As the story goes, he amassed the greatest following many years after his death, and over many centuries he has been the saving grace for many generations as they meditated on his birth, his ministry, his passion and his death. They realise that death can no longer claim victory over their lives, and they now knew that despite being persecuted by those in authority, the grave had lost its sting. Their faith was based on the undeniable fact that despite the physical burial of this messenger, his message of love and forgiveness rose again and continues to live on in the lives of countless generations, all past and present.
Today many of us are still hoping for the coming of a person of similar passion, vision and integrity of character, to continue to guide and to lead us forward to the promise land, to in effect create a heaven here on earth, governed not by unjust and unfair laws that pervert the mind, body, soul and spirit into subservience and servitude, but to one governed by the liberating principles of truth and reconciliation so as to uplift the mind, body, soul and spirit to one of service. This hoped for new dispensation would serve to bring to the fore and operationalise the defining principles of love and forgiveness. It must be remembered that these were the same guiding principles that sustained and reinvigorated this person of history and his mother. More so, it is hoped that this same person of faith, would help us to actualise a new age of transformation, moving us away from one vested in the lowest form of en-darkened self-interest, towards one invested in the highest form of enlightened self-interest where now the self has expanded to include the family and the community, from the least to the greatest among us, in this generation and those to come.
I always remind myself that we are defined as a people by the stories we tell and the games we play. The top-down theology of the past has been found wanting and has left much more to be desired. Instead of looking on high for answers to our daily challenges, maybe what we so desperately need is a new bottom-up theology based on the ancient sensibilities of love and forgiveness which should be given every opportunity to bubble up from within rather than to be searched for from without.
It is in this light that I have presented this retelling of an ancient story, which has continued to inspire and sustain me in ways you cannot imagine. Although many may view my reinterpretation of events as blasphemy and heresy, I honestly believe in my heart of hearts that this perspective has more to offer and it makes this person of history and of faith more credible and convincing and worthy of emulation.
One of my colleagues understandably had some concerns with the heretical nature of this “Untold Story,” especially as it pertains “to the circumstances of conception.”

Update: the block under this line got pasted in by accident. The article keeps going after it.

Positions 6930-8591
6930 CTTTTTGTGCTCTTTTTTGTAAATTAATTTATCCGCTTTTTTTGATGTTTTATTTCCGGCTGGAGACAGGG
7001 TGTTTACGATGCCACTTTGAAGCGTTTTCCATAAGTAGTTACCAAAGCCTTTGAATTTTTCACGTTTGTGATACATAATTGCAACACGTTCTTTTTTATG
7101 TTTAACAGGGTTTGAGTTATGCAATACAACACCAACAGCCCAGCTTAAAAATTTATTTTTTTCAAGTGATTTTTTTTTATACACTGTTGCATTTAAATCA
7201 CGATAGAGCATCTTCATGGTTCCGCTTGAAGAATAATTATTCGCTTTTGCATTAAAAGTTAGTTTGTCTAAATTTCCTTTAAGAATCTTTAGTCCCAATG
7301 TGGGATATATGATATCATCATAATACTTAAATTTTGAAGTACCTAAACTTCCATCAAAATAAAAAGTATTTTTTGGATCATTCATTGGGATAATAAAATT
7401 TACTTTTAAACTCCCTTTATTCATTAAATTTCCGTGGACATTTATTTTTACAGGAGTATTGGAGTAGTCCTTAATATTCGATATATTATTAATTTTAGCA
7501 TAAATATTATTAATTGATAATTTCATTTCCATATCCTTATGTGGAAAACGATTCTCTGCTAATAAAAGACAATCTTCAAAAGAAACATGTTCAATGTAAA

This was my response:
Date: Mon, 2 Jun 2014 20:30:43 -0400
Subject: RE: Updated: Just Elaborating on a Spectacular Untold Story
There is no historical evidence to confirm or refute the details of Jesus’ conception, so I make no claim to the veracity of the “Untold Story.” What I am struggling with now is to understand how the Gospel stories of Jesus was able to move so many people up to this day. Was it his heavenly divinity and the miracles he performed and his physical resurrection from death that made his story compelling or was it his down to earth extraordinary humanity? If almost all of Jesus’ disciples and many of his early followers were persecuted for evangelizing about him, did they do it for wanting to go to heaven, or because they believed in his cause and his message for humanity? I honestly believe that by ascribing to Jesus a bigger than life character, and out of this world persona, we actually take away from his message and this does more harm to his cause and his insights.
Jesus made it a habit in the Gospels to challenge the orthodoxy of the time, be it political or religious. Just remember he was very much Jewish. Should we not also follow his example and challenge our teachers and leaders too? Who do you think are the modern-day Scribes and Pharisees in our midst?
The courage and inspiration I got for sitting down and writing the “Untold Story” came after hearing on The Big Picture yesterday the sound bites on the life and times of Maya Angelou. You had a young girl who was raped at the age of 7, who eventually developed great insights into the human condition which has influenced her work immensely and have informed her positive approach to life. I gather also that Oprah Winfrey was raped, and the traumatic events in their childhood, made them both think long and hard about the human condition and their calling in life. Could the same have happened to Mary, the mother of Jesus, and could it have been the intervention by Joseph that resulted in her being the main influence who taught young Jesus of the redeeming powers of love and forgiveness in all things human?
It was a woman, his mother, who was the real protagonist of the “Untold Story”, and this is what makes more sense to me, as the nurturing wisdom, caring for all the children no matter who they be, can only come from a matriarchal figure. In the “Untold Story,” it was not his divine nature but the motherly human touch that made him who he was, and the fact that given all odds, she was able to set him on such a secure path of confidence in himself and love for his people, that makes his story more compelling for me, and worthy of sharing. Because he was one of us, and he and his mother was the least among us at their time, that makes this “Untold Story” even more motivational. Although adding a divine nature to his humanity took away from his true humanity, it is regained here in the “Untold Story” in all of its glory.
Although I had reservations initially, it was Maya’s story and life that convinced me that now was the time to put it down on paper (or should I say type a blog) and I hope that this “Untold Story” could continue to inspire others to love and forgive more, and to value the wisdom of truth and reconciliation.
I always ask myself this question? How can a story that uplifts and inspires and nurtures and sustains and is true to the message of Christ which shows good triumphant over evil be sacrilegious? Sometimes we err when we put more emphasis on the messenger than the message, and also when we put more emphasis on the characters than the themes of the story.
By making us stop and think, and question the authority and authenticity of our own orthodox teachings, and producing a creative tension in our minds, I hope that this “Untold Story” would have achieved its purpose and in some small way, help catalyze a change in our hearts, our minds, our souls and spirits, individually, and collectively, in our families and most important of all in our communities.
Have no fear, my faith in God is very strong. In the spirit of Maya Angelou, this “Untold Story” could be viewed as a form of autobiographical fiction as most of my sentiments and perspectives were projected into the characters of Jesus, his mother and Joseph. There is no need to challenge the authenticity of the gospels and the collection of writings in the Bible that were inspired by men and women who had similar intimations of the divine in their lives. Although there is only one God, there are many different ways of perceiving His immanence and transcendence in our lives.